Canadian gymnastics coach charged with sexual assault 


author:  Jacob Nelson and Konstantin Kharitonov| staff writer and sports editor

Brubukar’s trial is set to resume on December 13  / Bluewater Gymnastics Club 

Assaults have been alleged to occur from 2000-2007

“I am guilty of crossing the line, but I want you all to know that my intentions were not sexual or premeditated.”  

This is what Dave Brubaker said in a police interview when being questioned about his past – particularly between the years 2000 and 2007.  

Brubaker is the former director of the women’s national gymnastics team and he was being interviewed by the police because one of his pupils came forward with allegations pertaining to his time as a coach. The woman (who requested to remained unnamed) stated that as a young child, she was taken advantage of by Brubaker. 

The athlete stated that Brubaker would say hello and goodbye bye by kissing her on the lips. He would also routinely pick her up from school and take her back to his house before practice, where he would cuddle her in bed. To top it off, he would touch her in “inappropriate places” when giving her sports massages. Oh, and did I mention she was also 12 years old at the time?  

Brubaker denies claims of sexual assault stating that he did “cross the line,” but had no sexual intentions… (thank you for making your intentions clear Mr. Bubaker. That makes it all better). 

The problem, however, is not just surrounding this one instance. No, this is a problem that has deep roots in the sporting world and, specifically, gymnastics. Kyle Shewfelt, a former Canadian Olympic champion, commented on the situation by stating that there are “grey areas” in the sport of gymnastics, and it has been used time and time again to abuse power given to coaches of these young Olympic hopefuls. Just earlier this year we saw Ottawa gymnastics coach Scott McFarlane charged with sexual assault against a 15-year-old girl, after the girl went to the police with the allegations. And in May, gymnastics coach Michel Arsenault was charged with sexually assaulting three Quebec students a few decades ago. 

Shewfelt told CBC sports that incidents like these will start to shape the culture of gymnastics.  

“As a community, we need to come together, and we need to do everything we can to ensure the safety and protection of these young people and make sure there’s no grey areas.”   

These young children are putting their trust in their coaches to help elevate them to the next level. The time they spend with their coaches is also spent during very important years of their life. The coaches are almost like second parents and are responsible for helping these children grow into successful adults.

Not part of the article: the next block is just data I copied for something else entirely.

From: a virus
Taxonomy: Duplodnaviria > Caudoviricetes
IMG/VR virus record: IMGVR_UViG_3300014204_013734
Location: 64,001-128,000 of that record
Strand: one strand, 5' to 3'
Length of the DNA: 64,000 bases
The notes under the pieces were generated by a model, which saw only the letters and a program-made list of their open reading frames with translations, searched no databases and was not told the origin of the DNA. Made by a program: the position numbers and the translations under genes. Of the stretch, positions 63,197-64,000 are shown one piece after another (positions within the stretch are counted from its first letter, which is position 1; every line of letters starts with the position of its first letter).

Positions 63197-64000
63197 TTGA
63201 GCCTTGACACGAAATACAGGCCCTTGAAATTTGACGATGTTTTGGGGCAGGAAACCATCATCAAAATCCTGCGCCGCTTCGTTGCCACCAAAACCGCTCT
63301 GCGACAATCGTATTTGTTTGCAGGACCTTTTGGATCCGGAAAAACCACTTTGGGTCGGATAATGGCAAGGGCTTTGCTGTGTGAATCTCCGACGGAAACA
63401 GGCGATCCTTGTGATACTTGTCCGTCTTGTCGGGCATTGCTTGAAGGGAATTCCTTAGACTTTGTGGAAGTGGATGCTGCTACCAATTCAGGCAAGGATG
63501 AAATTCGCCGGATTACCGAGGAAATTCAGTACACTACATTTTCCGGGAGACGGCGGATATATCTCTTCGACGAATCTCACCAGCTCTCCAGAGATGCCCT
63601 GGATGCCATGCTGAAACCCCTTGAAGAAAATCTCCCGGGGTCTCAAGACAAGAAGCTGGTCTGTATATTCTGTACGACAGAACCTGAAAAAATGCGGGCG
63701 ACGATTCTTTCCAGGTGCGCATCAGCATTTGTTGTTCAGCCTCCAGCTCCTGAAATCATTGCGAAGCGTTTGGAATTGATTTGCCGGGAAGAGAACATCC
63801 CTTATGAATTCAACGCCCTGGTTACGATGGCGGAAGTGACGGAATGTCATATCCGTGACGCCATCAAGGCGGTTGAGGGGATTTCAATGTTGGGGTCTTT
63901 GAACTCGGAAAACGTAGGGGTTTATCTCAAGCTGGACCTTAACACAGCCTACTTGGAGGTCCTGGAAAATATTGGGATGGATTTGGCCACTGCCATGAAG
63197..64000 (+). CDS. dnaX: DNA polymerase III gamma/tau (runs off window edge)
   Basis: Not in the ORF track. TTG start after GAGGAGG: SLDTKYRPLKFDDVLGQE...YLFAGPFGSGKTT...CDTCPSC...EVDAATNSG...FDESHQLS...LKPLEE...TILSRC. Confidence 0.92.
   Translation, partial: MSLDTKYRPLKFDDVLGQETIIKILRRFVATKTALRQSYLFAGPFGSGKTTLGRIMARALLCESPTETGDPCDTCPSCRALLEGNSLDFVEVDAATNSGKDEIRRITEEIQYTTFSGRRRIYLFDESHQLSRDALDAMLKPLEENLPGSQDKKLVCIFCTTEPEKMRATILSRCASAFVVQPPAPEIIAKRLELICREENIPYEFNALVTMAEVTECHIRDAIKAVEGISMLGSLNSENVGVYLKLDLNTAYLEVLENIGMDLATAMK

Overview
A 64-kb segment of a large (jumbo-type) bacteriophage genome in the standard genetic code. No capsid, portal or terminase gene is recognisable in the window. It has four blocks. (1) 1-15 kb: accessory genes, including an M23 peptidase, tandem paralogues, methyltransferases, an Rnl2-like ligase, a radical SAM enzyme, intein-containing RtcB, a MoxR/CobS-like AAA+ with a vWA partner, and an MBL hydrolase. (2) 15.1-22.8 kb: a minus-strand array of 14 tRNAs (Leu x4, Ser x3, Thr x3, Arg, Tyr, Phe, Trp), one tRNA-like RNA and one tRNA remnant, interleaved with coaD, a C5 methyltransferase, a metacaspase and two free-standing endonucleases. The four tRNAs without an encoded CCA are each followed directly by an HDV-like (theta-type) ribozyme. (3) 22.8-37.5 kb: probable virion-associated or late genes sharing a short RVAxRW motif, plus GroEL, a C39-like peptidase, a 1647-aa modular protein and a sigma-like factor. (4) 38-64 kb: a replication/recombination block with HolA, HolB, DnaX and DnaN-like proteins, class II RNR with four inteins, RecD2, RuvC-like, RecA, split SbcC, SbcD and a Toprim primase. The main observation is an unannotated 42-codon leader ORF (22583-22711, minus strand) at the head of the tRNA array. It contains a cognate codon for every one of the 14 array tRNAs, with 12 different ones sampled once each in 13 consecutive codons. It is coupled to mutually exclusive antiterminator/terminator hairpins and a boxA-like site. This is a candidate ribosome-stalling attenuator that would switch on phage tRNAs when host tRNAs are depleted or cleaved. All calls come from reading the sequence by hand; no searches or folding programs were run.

Shewfelt also wants to reiterate that incidents like these are not common.  

“A large percentage of coaches and administrators in the gymnastic industry are there with the right intentions.” 

Shewfelt doesn’t want incidents like these dragging good people’s names through the mud, but he does recognize that it is the burden of students, parents, and most importantly coaches and administrators to make sure that incidents like this don’t happen again. 

And still, with this many charges already being laid just this year in gymnastics, it is starting to feel like a common occurrence rather than an isolated incident. With this year already providing three charges laid against three different coaches whose behavior has spanned the 2000s, it is becoming more and more likely that this is a systemic issue. This is especially true since the trial of Larry Nassar, where the American Olympic Gymnastics coach was convicted on sexually assaulting 250 young women, began to expose the child molesting monsters that reside in the sport. With only the news of these horrific actions only coming out now, it isn’t hard to predict more stories such as these coming out in the following months.  

It is frankly horrifying, because it isn’t just happening in one isolated part of the world far away. These sexual assaults happened here, in the Canadian Gymnastics program. And it’s happening to women and girls who are as young as 11 and 12 years old. This isn’t about running people’s names through mud, it is about finding and exposing those that are sexually abusing our youth and making sure that they receive their deserved punishment.  

To say that these abuses of power are grey areas is frankly a huge insult to the victims of these abuses. These victims are our children, and only now are they finally getting their voices heard. In the case of Scott McFarlane, one of his victims originally came to police in 2013; police did not lay any charges. He was hired by another gym immediately after the one he was working at, Tumblers Gymnastics, had fired him because of the allegations.  

These are not isolated incidents anymore. With the amount of coaches being charged with assaulting their athletes, it is time to see if the problem starts from higher above – not just the coaches, but the system as a whole. 

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